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There’s an old saw about a butterfly flapping its wings in Brazil – and consequentially spawning a tornado in Texas.
One could argue there’s an equivalent of the “Butterfly Effect” in American politics. Consider the fact that Oregon, South Carolina, Florida and Louisiana sent disputed Electoral College ballots to Washington in the presidential election of 1876. Those controversial ballots from 1876 may have helped spark a riot at the Capitol 144 years later.
The 1876 tilt between eventual President Rutherford B. Hayes and Samuel Tilden is one for the ages. It also revealed just how frail the U.S. electoral system really is when the sides can’t agree on who won the presidency and why.
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Circa 1875: Rutherford B Hayes (1822-1893), 19th president of the United States
(Stock Montage/Stock Montage/Getty Images)
Tilden captured the popular vote in 1876. He bested Hayes by three whole percentage points and 252,000 ballots out of 4.4 million votes cast. But the aforementioned issues with electors from Oregon, South Carolina, Florida and Louisiana spurred Congress to create a commission to settle who actually captured the White House before inauguration day on March 4, 1877. The commission awarded the presidency to Hayes. The panel finally determined that Hayes scored one more electoral vote than Tilden.
One of the more intriguing tales of the election of 1876 stems from Colorado and its three electoral votes. Colorado joined the union in the summer of 1876. The state lacked the wherewithal to conduct a presidential election. So the new Colorado state legislature awarded the Centennial State’s three electoral votes to Hayes – without ever hearing directly from the voters.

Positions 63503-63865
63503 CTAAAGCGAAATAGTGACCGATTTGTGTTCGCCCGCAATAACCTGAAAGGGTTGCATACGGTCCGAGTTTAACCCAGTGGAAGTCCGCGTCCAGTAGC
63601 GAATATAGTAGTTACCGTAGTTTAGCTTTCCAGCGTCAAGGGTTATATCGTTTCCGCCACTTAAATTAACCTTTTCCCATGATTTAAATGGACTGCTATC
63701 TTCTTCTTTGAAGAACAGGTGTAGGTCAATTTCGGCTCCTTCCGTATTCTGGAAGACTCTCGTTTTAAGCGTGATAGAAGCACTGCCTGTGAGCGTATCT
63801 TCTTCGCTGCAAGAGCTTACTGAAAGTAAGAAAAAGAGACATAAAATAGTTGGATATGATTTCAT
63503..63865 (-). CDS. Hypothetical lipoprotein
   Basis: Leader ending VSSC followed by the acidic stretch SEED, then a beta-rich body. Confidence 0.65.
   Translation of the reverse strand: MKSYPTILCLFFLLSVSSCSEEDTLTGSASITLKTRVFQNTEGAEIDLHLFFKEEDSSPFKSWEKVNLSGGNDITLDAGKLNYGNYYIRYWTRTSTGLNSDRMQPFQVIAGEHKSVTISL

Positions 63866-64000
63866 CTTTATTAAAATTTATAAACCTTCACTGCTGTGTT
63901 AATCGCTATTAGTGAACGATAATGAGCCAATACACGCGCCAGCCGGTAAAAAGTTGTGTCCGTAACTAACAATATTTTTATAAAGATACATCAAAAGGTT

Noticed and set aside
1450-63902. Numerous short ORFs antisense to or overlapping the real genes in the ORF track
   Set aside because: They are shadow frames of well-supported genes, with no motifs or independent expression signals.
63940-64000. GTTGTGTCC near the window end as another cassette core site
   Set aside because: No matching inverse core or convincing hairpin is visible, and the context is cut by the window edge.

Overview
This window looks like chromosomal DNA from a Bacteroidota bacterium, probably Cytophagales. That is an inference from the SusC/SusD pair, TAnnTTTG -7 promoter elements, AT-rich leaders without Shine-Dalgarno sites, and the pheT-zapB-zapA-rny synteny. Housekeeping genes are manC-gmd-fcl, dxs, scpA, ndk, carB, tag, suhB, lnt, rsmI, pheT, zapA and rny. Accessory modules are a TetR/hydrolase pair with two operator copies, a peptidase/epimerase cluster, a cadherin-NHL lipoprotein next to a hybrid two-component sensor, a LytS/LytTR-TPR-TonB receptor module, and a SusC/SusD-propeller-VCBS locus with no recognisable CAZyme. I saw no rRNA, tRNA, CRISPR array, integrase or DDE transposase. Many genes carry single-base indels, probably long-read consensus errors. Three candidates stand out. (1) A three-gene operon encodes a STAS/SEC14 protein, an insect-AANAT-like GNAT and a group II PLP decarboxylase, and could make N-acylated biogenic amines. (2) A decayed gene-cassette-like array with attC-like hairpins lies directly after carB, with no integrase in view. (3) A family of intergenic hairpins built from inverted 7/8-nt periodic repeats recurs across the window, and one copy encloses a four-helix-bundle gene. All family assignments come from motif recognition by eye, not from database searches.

And never mind that Congress ultimately declared Hayes the victor by a sole electoral vote.
Congress understood the calamity that unfolded in 1876. But it took until 1887 to seal up some of the issues with how to settle a disagreement in the Electoral College. Congress approved the Electoral Count Act (ECA) that year to dictate a specific process for lawmakers to certify the electoral votes sent to Washington by the states.
That’s why the House and Senate convene a Joint Session of Congress every four years to adjudicate each state’s slate of electors. The vice president serves as president of the Senate and presides over this particular Joint Session.
The law dictates that there must be a petitioner from the House and Senate to challenge any state’s electoral votes. If that’s the case, the House and Senate break off to debate each state for two hours and then vote to accept or reject those electoral votes.
Embedded in the ECA is a “safe harbor” provision. States must resolve their own questions about electoral votes in early to mid-December and send an official slate of electors to Washington for Congress to certify during the Joint Session of Congress.
The problem with the ECA is that there are competing views as to how much latitude the vice president has during the Joint Session to disregard a state’s electoral votes and potentially freelance. There is increasing chatter on Capitol Hill about trying to mend possible loopholes in the law to prevent mayhem on future January 6ths. It’s unclear if Congress could – or would – move before Jan. 6, 2025. Remember that it took 11 years for Congress to get its act together after the 1876 Hayes/Tilden debacle.
“It’s vague and ambiguous and contributed to some of the confusion on Jan. 6,” said Sen. Susan Collins, R-Maine, about the ECA.